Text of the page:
Brandon Pettigrew Stats Scouting Report
Sports Xchange Scouting Report
OVERVIEW:Regarded by many as the most complete tight end in the 2009 NFL Draft, Pettigrew has not only proven to be a clutch short-area receiver, but an outstanding blocker. A physical open-field runner, he has gained more than 40 percent of his yardage after the catch. He has also shown his pedigree as a pass catcher, becoming the first tight end in school history to amass more than 100 receptions (112) in a career.
Playing for a team known more for its running game, Pettigrew is likely to become just the second tight end in school history to hear his name called in the first round of the draft, joining Reuben Gant (1974, Buffalo).
Playing in the Big 12 Conference, a league that has produced numerous NFL tight ends, many opposing coaches agree that Pettigrew is that rare breed with unlimited potential, regarding him as the best product to play that position since the league expanded from eight teams in 1996. Ranked ninth overall on the school's receiving yardage record list with 1,450, Pettigrew averaged more than 54 knockdown blocks per season for the Cowboys.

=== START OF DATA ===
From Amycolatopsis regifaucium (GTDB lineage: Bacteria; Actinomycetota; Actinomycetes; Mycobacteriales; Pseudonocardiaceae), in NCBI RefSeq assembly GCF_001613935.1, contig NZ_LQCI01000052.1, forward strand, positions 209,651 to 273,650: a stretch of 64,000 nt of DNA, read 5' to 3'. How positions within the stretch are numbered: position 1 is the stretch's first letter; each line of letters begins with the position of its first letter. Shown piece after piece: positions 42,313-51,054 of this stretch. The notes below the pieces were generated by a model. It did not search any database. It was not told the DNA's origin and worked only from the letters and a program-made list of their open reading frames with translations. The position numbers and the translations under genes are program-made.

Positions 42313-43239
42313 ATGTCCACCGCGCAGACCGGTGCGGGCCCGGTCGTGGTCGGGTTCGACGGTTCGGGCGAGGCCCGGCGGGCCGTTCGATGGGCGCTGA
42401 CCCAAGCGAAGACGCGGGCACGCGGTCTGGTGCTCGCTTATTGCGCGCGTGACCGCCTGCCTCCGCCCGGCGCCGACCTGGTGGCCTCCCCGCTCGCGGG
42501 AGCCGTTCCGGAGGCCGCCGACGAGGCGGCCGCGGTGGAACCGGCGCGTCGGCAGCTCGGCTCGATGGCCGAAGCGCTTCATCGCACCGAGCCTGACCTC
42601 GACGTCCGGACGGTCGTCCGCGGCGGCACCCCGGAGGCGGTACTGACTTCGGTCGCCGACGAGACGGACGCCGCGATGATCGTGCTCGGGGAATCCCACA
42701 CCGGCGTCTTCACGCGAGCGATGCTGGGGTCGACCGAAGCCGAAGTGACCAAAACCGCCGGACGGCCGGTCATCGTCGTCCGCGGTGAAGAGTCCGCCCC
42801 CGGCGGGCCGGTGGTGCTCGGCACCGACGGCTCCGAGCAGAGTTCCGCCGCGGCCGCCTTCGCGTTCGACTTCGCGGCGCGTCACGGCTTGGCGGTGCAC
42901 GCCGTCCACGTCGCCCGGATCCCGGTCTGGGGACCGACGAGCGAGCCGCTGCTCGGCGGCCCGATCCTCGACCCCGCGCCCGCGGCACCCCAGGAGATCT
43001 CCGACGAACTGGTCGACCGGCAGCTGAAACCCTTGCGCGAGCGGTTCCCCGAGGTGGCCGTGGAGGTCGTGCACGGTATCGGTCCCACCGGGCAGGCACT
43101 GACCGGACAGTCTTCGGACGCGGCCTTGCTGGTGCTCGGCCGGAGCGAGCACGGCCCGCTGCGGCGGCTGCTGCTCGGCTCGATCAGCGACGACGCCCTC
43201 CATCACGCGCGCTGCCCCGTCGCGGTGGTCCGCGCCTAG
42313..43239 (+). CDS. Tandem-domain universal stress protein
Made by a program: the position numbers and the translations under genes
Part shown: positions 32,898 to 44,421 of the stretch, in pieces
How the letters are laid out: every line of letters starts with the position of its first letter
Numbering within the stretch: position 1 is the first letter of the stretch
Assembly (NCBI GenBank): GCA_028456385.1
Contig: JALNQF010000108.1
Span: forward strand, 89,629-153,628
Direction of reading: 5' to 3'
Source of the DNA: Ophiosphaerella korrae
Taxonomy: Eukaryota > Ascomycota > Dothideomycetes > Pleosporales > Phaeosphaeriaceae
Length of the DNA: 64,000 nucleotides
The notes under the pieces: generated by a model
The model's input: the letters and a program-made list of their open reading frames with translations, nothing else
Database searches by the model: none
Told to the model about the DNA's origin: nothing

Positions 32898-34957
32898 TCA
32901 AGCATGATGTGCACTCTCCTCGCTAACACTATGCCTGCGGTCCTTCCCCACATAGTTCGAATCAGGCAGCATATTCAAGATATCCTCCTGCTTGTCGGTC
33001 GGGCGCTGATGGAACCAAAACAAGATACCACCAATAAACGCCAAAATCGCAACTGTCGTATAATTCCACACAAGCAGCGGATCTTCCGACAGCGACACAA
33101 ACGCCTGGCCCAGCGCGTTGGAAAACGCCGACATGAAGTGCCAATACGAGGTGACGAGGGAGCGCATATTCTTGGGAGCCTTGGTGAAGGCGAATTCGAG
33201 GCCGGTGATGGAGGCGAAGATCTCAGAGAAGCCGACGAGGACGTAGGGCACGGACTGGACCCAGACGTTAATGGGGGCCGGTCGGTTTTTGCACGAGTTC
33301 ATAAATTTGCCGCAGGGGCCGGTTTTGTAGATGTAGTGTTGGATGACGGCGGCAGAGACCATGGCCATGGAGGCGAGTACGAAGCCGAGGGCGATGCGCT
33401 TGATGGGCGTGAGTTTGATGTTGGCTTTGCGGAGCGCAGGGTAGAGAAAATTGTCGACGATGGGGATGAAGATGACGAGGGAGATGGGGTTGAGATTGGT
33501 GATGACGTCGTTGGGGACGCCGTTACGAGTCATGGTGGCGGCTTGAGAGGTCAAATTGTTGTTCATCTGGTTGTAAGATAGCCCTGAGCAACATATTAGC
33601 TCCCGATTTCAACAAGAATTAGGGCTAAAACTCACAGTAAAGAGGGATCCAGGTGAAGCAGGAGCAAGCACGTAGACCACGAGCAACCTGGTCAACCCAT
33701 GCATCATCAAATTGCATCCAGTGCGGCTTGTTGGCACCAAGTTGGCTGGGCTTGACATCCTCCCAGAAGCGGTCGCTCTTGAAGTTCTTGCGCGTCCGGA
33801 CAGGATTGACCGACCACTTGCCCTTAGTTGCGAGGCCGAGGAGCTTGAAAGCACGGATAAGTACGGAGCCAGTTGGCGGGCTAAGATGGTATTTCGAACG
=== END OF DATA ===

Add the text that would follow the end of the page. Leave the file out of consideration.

Pettigrew was one of three players from Robert E. Lee High School to earn All-State honors in 2003. Despite playing primarily as a blocker, he was rated as the best tight end in Texas by numerous recruiting services. The All-District and All-East Texas choice also competed on the defensive line.
Pettigrew enrolled at Oklahoma State in 2004, spending the season as a red-shirt after turning down offers from Texas A&M, Texas Christian, Southern Methodist and Arkansas. In 2005, he started nine games, including the last seven, for the Cowboys. He gained 128 yards with a touchdown on 11 catches (11.6 avg). He delivered 30 knockdowns and also recorded a solo tackle.
The following season, Pettigrew was firmly entrenched as the team's starting tight end, leading the squad with eight touchdown-resulting blocks. He finished third on the team with 24 receptions, gaining 310 yards (12.9 avg) with four touchdowns. He also excelled on special teams, recording six tackles (3 solos) and recovered a fumble.